Are any of you like me? Is this some kind of attachment disorder? Have you cured yourself? If so, how?

Thanks hivemind!
posted by libertypie to Human Relations (14 answers total) 11 users marked this as a favorite
 
It sounds like you intellectually recognize what's going on and want to change, but your emotional brain / anxiety hasn't quite caught up with your thoughts. In my experience, CBT can be really helpful in strengthening the calm/wise voice inside you and learning to let go of or pay less attention to the self-sabotaging anxious thoughts. I've only done CBT with a therapist, but there are some self-help books (and probably websites) out there too.
posted by insectosaurus at 2:55 PM on May 6, 2015 [1 favorite]


Just a brief thought: what was your relationship with your parents like? You might find things to explore in terms of why you do repeatedly do this if you start there.
posted by sevensnowflakes at 2:56 PM on May 6, 2015 [1 favorite]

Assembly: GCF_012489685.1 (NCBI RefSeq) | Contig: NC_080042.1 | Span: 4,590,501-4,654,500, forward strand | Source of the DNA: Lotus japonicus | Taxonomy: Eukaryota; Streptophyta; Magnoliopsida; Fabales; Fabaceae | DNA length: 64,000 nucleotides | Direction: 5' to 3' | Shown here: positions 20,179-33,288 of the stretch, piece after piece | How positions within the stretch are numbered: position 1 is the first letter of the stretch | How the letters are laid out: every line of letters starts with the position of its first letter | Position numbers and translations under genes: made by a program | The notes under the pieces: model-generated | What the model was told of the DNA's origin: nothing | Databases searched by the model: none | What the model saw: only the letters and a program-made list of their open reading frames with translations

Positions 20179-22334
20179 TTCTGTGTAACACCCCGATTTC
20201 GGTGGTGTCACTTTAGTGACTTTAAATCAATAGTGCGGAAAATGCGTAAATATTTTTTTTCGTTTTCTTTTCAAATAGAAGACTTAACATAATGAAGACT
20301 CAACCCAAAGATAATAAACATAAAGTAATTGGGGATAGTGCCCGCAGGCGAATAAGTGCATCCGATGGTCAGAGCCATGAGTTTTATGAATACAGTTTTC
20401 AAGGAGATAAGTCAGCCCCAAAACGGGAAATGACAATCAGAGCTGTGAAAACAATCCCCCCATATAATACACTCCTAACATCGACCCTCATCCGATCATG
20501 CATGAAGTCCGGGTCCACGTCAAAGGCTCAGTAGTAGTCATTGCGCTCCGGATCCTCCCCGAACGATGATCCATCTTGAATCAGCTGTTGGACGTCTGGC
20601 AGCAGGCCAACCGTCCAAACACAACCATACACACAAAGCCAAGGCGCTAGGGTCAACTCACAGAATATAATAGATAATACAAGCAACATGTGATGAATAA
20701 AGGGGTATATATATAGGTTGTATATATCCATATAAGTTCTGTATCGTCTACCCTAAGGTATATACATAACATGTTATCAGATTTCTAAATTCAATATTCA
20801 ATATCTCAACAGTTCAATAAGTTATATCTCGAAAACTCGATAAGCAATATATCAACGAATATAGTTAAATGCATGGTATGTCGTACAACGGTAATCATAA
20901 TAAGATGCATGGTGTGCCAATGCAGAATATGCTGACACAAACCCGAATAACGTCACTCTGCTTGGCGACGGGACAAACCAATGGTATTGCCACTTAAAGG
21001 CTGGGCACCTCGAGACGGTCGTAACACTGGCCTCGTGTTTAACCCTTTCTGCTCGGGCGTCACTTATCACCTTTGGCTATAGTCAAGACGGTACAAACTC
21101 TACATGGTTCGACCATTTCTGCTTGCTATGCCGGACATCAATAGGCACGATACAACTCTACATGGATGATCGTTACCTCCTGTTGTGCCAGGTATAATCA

Are you in therapy? Standard AskMe response, I know, but that might help.

No one will ever be right for you. That isn't a thing. Finding a partner is, at the most basic level, about finding someone that you can accept. Someone whose flaws do not rub against your flaws in an unbearable way.

I am kind of like you - I think it's kind of human. I will say that the thing that cured me outright was that I let go of an amazing man who loved me very much to chase a person who was definitely totally a huge mistake - he abused me and ruined my life. I wouldn't suggest this course of action to you at all, but I would consider thinking about how to appreciate and accept your partners more. The book How to be an Adult in Relationships was very helpful for me as I learned this lesson; perhaps it would be helpful for you to check out as well. Ignore some of the "woo" - it gets a bit weird at points but the basic message is great.
posted by sockermom at 2:59 PM on May 6, 2015 [6 favorites]